The Tri-City Development Council hired MacKay Sposito in January to develop a community proposal for using Hanford land for outdoor recreation, based in part on public meetings in 2010 to hear what Tri-City area residents wanted to see the land used for eventually. The work was paid for by TRIDEC, the Tri-Cities Visitor and Convention Bureau and URS Corp., which holds Hanford contracts.
The draft community plan will be discussed in community meetings this month. Then a version will be prepared for the approval of Hanford area governments, including cities, counties and ports, and used to show federal leaders what the community envisions.
It’s a once-in-a-generation opportunity to talk about what Hanford public access could look like during the next 50 years, Smith said.
“This is not tomorrow,” he said. “But it is coming.”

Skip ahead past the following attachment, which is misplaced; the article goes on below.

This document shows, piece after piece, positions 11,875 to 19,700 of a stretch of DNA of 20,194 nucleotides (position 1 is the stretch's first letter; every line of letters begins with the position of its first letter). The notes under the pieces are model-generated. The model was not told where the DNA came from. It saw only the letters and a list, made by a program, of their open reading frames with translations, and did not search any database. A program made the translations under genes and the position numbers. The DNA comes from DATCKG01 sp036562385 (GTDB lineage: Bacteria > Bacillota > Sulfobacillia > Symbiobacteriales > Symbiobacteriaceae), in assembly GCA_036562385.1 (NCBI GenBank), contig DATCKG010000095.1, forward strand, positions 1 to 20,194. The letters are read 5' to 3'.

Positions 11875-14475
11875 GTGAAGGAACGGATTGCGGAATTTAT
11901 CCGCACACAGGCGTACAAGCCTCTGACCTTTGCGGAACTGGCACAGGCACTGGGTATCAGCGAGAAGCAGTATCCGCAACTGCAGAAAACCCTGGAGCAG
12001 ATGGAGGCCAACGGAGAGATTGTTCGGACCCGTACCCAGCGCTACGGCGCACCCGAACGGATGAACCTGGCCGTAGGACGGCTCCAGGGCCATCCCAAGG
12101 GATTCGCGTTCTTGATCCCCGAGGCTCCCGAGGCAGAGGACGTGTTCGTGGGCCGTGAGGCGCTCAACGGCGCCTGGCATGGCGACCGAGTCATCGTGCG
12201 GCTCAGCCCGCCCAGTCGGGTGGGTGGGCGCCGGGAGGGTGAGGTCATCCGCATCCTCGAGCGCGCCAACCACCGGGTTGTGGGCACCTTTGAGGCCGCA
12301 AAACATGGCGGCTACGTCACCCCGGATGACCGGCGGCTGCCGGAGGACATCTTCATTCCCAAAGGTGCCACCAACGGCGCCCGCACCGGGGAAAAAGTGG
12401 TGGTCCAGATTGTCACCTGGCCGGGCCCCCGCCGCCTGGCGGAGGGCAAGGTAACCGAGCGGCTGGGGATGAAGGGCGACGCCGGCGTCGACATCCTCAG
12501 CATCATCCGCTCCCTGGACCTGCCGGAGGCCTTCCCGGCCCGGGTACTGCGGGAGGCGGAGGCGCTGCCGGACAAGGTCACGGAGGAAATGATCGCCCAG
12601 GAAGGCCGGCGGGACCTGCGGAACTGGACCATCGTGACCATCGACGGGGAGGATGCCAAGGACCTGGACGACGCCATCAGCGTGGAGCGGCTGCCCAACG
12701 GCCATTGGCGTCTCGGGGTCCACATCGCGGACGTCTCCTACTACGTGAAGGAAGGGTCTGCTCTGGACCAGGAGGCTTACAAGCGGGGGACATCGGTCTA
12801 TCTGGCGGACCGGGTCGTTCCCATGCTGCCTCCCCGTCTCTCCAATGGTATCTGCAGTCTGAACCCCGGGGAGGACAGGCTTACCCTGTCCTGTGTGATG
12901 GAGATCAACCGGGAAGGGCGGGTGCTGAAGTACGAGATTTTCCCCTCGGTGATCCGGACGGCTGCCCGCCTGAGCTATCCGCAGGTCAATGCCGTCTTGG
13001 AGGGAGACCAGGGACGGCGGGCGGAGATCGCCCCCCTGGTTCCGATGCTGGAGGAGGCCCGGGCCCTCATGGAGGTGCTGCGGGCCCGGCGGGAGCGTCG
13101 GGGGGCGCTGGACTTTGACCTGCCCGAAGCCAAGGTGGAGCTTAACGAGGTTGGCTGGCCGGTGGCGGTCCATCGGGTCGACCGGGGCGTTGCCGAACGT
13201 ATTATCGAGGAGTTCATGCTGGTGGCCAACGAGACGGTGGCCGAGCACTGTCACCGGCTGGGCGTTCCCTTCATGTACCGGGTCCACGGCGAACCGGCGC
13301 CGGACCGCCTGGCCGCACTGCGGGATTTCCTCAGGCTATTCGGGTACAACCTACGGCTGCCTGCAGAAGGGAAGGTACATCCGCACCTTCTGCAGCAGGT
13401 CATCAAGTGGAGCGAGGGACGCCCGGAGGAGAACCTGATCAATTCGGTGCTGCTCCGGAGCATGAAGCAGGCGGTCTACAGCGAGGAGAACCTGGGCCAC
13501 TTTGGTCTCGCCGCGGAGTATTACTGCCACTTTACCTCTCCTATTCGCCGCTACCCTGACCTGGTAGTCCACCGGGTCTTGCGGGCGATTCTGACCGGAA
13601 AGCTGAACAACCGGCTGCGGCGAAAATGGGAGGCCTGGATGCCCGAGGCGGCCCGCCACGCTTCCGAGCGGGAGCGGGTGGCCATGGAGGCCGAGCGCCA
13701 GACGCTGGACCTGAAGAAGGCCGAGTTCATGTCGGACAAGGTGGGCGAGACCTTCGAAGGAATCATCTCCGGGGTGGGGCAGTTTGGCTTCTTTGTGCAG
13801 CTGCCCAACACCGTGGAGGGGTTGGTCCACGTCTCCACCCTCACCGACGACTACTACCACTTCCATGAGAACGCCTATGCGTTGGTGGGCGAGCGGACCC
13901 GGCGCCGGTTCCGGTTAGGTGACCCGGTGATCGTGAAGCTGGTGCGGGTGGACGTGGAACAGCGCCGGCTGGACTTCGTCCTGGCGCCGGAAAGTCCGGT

If the community does not put forth a plan for DOE, U.S. Fish and Wildlife and Congress to consider, other groups will, said Carl Adrian, TRIDEC president. TRIDEC and the visitor and convention bureau are hoping that other groups, such as environmental and outdoor organizations, will add their support.
Hanford was used to produce plutonium for the nation’s nuclear weapons program during World War II and the Cold War, leaving the site, particularly its center, massively contaminated with radioactive and chemical waste. But the weapons project also left large portions of the 586-square-mile site untouched by nuclear production and preserved in its natural state.
Already the periphery of Hanford, once used as a security zone around the nuclear reservation, has been designated as the Hanford Reach National Monument, with access on some of it for hiking, wildlife viewing and boating.
The proposal developed by MacKay Sposito would expand public recreation on the monument. Highlights include a hiking trail to the top of Rattlesnake Mountain, turning the road that runs along the base of Rattlesnake Mountain parallel to Highway 240 into a trail, and adding a trail into Saddle Mountain Lake.
But the biggest changes would be on newly cleaned areas of the production portion of the Hanford nuclear reservation, south and west of the Columbia River where it crosses the site.